|Roche CEO Severin Schwan|
Roche ($RHHBY), the world's biggest oncology drugmaker, is set to have its new bladder cancer treatment atezolizumab approved by this fall as the FDA green-lights a speedy review.
The Swiss company said in a statement that the U.S. regulator has accepted the company's biologics license application and granted priority review for atezolizumab in certain patients with a late-stage form of the disease. The drug was given breakthrough therapy status by the FDA back in 2014.
Specifically, Roche is seeking a license for the treatment of patients with locally advanced or metastatic urothelial carcinoma who had disease progression during or following platinum-based chemotherapy in the metastatic setting, or whose disease worsened within a year of receiving platinum-based chemotherapy before surgery or after surgery.
Urothelial carcinoma accounts for 90% of all bladder cancers and can also be found in the renal pelvis, ureter and urethra.
There are currently few drug options for treating bladder cancer outside of chemotherapy--although a number of drugs from Novartis ($NVS), Merck ($MRK) and Allergan ($AGN) are also looking to get in on this burgeoning new market.
A priority review is usually given by the FDA when a new drug treats a disease with few options, or is particularly effective. It speeds up its marketing review to just 6 months--meaning the FDA will make a decision on approval by Sept. 12.
Roche's most recent study for the drug--the Phase II, open-label IMvigor 210 trial--found that after 11.7 months of median follow-up, atezolizumab shrank tumors in 15% of the 310 patients tested whose disease progressed after platinum-based chemotherapy.
Atezolizumab also shrank tumors in 26% of 100 patients whose disease had medium and high levels of PD-L1 expression. The drug was originally developed by Roche's Californian biotech arm Genentech.
Roche is looking to be the first company to bring an anti-PD-L1 immunotherapy to the market for this particular cancer.
It is however playing catch-up in the PD-1 (programmed death-1) and PD-L1 (programmed death ligand-1) market race, as rivals Bristol-Myers Squibb ($BMY) and Merck have already gained approval for their PD-1 medicines Opdivo and Keytruda, which both received the FDA nod for melanoma in 2014.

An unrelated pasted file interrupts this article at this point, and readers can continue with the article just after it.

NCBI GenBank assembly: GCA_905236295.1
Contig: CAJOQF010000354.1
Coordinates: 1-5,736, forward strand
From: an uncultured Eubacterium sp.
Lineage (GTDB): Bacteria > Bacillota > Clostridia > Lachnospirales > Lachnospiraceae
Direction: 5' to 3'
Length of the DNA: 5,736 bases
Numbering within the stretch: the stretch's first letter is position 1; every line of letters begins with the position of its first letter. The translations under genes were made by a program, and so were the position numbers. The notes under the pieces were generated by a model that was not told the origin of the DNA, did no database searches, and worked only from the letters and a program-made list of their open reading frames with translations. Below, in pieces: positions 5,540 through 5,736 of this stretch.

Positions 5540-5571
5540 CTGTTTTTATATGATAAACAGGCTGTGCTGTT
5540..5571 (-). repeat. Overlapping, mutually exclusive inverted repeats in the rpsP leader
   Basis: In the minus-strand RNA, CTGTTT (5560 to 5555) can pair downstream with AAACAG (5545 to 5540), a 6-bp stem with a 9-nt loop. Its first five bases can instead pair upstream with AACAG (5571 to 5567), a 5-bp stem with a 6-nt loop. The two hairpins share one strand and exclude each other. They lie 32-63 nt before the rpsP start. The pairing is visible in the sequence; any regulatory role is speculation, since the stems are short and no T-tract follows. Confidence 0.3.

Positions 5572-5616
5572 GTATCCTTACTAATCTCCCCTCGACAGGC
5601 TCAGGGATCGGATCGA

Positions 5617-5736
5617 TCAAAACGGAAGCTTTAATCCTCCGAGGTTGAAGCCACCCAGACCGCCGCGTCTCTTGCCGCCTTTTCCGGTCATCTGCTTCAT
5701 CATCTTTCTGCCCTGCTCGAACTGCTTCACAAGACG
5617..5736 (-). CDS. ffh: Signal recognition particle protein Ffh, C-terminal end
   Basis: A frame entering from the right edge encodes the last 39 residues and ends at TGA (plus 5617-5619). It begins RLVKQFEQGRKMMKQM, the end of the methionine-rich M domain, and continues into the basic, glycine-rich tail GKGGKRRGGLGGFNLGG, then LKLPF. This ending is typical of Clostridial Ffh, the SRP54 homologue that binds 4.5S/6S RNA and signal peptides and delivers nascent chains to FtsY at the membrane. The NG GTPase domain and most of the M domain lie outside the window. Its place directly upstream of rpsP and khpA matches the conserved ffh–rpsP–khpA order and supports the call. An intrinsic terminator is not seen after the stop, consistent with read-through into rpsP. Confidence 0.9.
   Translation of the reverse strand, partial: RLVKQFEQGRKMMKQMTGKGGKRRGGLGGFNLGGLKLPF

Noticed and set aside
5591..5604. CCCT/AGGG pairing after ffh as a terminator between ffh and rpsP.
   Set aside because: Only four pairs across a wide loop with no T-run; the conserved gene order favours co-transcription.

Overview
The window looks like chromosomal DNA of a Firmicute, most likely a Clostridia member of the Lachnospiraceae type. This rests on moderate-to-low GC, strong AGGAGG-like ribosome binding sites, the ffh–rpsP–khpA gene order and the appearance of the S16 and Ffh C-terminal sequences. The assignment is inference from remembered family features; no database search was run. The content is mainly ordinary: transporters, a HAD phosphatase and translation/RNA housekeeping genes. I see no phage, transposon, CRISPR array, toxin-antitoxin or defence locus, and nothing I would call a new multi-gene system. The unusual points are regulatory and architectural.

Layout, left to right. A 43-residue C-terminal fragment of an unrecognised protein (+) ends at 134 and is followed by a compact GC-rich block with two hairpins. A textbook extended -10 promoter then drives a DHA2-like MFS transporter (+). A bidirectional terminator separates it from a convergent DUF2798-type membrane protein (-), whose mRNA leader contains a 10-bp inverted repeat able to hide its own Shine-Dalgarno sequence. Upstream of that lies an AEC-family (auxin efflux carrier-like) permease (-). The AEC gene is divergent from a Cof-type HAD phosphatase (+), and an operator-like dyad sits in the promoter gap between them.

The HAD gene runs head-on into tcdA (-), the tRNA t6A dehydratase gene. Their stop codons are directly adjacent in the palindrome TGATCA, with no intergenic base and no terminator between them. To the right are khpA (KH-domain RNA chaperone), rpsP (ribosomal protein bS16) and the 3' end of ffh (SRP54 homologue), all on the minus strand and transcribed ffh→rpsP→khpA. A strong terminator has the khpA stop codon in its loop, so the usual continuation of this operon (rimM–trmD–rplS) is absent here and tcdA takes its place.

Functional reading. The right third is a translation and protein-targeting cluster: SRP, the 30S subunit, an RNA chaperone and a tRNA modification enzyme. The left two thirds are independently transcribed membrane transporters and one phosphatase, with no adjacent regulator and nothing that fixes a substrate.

Roche is also battling with AstraZeneca ($AZN) to be the third to market in this new therapy area--although its PD-L1 drug works slightly differently to the approved PD-1 medicines on the market. Atezolizumab directly binds to PD-L1 expressed on tumor cells and tumor-infiltrating immune cells, blocking its interactions with PD-1 and B7.1 receptors.
The Swiss major is betting that its mechanism of action will help separate it from the PD-1 field, and also lead to better cure rates in the long term.
Merck is however also testing Keytruda in certain bladder cancer patients who exhibit PD-L1 biomarkers--meaning Roche could have an immediate competitor should both drugs gain approval.
More than around 76,000 Americans will be diagnosed with bladder cancer in 2016, and about 11% of new diagnoses are made when bladder cancer is in advanced stages.
The PD-1 and PD-L1 market is set to be worth around $30 billion by the end of the decade, although Bristol-Myers is expected to take around a $6 billion share of this as Opdivo is set to gain further cancer licenses in the coming years.
Atezolizumab is also being studied in a Phase I trial in combination with Amgen's ($AMGN) cancer immunotherapy Imlygic in patients with triple-negative breast cancer and colorectal cancer with liver metastases. It's also posted survival data among patients with non-small cell lung cancer who express high levels of PD-L1, as well as starting new trials into assessing its efficacy in certain kidney cancer patients.
Roche will hope for this to become a blockbuster treatment and help shore up sales in the next decade, given that a slew of copycat biosimilars are set to erode sales of its big-selling oncology products Avastin and Rituxan.
- read the statement